By the weekend of the race, an estimated 40 to 70 people have been killed in Bahrain since the Arab Spring uprisings began in February 2011.
But in Bahrain, Formula 1 creates more than 3,000 temporary jobs, and generates $500 million for the economy. Sheik Salman bin Isa al-Khalifa, chief executive of the racetrack and a member of the ruling family, said beforehand that the race brought in ''huge returns,'' ''by regenerating interest in Bahrain as a friendly and hospitable environment.''
Jasim Husain, a former member of Parliament and a member of the biggest opposition party, Al Wefaq, visited the track and said Bahrain welcomed the race. ''I can tell you that most people in Bahrain are happy and pleased that F1 is back in Bahrain, given its effects on the economy and the social aspects of it,'' he said. ''Many are happy and pleased. I see this as a sporting and economic event, rather than a political event.''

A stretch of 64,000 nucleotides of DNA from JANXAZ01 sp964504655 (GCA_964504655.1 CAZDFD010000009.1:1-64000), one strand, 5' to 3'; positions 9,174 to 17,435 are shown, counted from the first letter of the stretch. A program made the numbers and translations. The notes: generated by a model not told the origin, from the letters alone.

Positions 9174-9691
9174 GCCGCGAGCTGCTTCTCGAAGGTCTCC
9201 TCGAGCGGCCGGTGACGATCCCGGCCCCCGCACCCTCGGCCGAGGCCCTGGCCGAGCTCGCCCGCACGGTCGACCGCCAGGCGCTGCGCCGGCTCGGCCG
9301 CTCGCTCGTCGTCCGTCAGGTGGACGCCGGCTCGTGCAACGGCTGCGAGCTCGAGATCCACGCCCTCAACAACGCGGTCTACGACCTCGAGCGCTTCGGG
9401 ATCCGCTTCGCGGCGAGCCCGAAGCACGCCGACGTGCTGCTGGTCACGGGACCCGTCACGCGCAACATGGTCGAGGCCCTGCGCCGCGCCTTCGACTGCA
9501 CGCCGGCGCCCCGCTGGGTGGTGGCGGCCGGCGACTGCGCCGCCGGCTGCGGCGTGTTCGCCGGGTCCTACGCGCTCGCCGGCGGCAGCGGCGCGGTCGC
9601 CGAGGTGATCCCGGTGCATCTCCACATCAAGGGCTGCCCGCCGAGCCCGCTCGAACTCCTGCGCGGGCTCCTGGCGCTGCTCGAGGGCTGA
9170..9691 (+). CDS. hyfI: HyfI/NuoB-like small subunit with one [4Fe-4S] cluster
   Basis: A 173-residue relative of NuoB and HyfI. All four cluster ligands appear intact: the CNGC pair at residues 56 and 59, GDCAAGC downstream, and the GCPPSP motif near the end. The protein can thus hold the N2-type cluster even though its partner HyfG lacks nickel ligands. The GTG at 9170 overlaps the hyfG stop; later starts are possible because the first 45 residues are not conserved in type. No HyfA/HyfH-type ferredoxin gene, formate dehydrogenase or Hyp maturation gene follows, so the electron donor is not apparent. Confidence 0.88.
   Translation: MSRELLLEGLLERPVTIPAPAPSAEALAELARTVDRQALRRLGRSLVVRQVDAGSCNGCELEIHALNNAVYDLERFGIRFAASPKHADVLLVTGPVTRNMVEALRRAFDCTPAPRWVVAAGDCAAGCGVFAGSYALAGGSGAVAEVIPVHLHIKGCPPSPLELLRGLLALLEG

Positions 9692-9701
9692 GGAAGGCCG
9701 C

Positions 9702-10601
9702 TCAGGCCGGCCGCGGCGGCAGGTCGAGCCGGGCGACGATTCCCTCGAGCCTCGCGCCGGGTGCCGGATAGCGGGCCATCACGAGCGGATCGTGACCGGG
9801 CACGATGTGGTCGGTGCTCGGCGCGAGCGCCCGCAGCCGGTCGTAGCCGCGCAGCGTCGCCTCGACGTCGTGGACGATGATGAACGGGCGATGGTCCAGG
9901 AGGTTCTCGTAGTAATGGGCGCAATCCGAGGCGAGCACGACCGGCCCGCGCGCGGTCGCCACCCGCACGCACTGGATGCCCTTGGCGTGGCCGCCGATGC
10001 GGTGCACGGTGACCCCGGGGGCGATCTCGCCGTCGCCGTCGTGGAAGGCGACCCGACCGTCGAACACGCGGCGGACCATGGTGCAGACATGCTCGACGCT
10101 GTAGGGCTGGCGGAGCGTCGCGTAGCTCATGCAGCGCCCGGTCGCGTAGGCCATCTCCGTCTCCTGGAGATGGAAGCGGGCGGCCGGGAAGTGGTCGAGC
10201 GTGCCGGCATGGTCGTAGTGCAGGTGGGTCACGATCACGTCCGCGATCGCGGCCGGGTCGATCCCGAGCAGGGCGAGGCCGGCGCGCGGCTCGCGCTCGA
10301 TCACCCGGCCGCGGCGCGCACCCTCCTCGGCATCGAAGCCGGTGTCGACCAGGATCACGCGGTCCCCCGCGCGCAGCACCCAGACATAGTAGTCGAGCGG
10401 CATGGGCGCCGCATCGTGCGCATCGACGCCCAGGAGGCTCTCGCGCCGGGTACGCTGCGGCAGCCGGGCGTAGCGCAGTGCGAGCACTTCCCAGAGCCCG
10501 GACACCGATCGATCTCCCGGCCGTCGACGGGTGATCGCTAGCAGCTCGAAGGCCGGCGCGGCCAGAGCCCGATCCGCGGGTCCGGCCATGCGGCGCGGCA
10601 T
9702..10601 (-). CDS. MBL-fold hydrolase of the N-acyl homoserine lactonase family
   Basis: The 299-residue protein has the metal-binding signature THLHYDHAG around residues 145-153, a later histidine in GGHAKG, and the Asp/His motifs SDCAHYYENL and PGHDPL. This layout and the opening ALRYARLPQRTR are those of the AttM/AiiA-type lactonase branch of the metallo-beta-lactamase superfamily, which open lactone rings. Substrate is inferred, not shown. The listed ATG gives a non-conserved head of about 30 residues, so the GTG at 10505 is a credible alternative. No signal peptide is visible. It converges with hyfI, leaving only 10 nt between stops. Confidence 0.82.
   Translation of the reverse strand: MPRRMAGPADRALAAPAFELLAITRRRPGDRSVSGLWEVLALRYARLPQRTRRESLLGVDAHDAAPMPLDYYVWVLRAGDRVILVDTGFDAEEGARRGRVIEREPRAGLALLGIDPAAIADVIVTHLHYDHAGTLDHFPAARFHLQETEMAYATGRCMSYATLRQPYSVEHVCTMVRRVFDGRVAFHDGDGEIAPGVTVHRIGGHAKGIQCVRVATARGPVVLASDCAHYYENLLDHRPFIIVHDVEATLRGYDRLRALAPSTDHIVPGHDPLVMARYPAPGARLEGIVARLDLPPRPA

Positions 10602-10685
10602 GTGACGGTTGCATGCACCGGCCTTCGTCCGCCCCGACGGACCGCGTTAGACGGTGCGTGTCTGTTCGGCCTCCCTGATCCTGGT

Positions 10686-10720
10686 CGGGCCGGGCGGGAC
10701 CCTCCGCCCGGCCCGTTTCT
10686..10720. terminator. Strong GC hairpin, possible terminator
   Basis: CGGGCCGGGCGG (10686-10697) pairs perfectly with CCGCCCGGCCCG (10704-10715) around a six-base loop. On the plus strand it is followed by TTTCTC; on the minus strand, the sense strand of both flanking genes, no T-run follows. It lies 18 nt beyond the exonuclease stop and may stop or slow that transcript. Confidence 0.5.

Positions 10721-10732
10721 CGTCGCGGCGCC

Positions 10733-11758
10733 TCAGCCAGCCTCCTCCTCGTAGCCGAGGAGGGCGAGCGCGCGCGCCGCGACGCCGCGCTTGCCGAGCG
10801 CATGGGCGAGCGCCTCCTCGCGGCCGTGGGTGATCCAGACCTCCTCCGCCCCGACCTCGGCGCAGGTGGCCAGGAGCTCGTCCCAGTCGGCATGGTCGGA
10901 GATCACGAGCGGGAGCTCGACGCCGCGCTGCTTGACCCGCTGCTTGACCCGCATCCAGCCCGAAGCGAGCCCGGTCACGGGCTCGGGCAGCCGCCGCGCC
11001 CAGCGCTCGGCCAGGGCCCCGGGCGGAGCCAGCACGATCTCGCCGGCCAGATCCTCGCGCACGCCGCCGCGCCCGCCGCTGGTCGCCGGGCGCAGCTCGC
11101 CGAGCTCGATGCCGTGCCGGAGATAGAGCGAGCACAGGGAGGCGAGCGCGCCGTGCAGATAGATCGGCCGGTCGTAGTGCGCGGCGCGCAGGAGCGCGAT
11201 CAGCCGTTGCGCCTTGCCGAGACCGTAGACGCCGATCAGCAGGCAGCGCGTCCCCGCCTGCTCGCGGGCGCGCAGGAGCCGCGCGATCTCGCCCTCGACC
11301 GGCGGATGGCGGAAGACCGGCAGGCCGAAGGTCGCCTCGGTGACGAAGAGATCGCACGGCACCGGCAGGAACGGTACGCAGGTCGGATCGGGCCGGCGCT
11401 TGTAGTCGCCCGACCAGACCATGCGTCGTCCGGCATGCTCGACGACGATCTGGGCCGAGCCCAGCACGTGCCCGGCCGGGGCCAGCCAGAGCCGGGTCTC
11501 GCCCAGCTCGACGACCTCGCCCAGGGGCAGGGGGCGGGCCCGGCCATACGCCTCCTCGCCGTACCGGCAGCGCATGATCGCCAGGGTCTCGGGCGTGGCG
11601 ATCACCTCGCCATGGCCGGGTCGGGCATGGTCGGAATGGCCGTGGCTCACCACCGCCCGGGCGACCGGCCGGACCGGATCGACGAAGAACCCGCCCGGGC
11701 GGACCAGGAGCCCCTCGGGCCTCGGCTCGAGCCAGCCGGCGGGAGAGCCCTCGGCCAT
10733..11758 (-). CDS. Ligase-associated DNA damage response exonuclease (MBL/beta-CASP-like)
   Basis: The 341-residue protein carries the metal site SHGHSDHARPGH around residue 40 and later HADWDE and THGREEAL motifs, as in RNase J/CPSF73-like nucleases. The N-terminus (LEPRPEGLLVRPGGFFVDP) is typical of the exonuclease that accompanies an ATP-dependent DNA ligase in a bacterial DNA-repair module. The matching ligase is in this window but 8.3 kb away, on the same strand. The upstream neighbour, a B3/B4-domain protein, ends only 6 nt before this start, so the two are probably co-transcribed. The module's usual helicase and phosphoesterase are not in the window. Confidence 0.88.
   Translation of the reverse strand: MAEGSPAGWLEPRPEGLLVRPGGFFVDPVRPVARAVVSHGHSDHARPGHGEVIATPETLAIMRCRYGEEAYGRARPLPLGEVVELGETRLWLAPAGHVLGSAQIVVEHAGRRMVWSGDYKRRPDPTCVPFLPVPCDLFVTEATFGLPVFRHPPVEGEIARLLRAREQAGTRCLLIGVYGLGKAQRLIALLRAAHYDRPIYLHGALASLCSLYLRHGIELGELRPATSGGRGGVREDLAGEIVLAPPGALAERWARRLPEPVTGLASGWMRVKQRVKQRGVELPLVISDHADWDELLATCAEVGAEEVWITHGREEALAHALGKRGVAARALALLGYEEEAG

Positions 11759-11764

By contrast, during an interview with Reuters, the wife of the jailed human rights activist and hunger striker Abdulhadi al-Khawaja criticized Ecclestone, saying he was insensitive to the problems of Bahrain.
Mr. Khawaja, a Danish citizen, had been on a hunger strike for more than two months, and his declining health had brought international appeals for intervention.
Perhaps no other Formula 1 race has been as politically charged and controversial as the Bahrain Grand Prix of 2012.
With the world watching and big money at stake, the government had hoped to use the race to demonstrate that life had returned to normal. But with the media spotlight on the race, the opposition had turned the race into an occasion for a closer look at the political conflict.
The statutes of the governing body of the series, the F.I.A., say that the federation and its series ''shall refrain from manifesting racial, political or religious discrimination in the course of its activities.''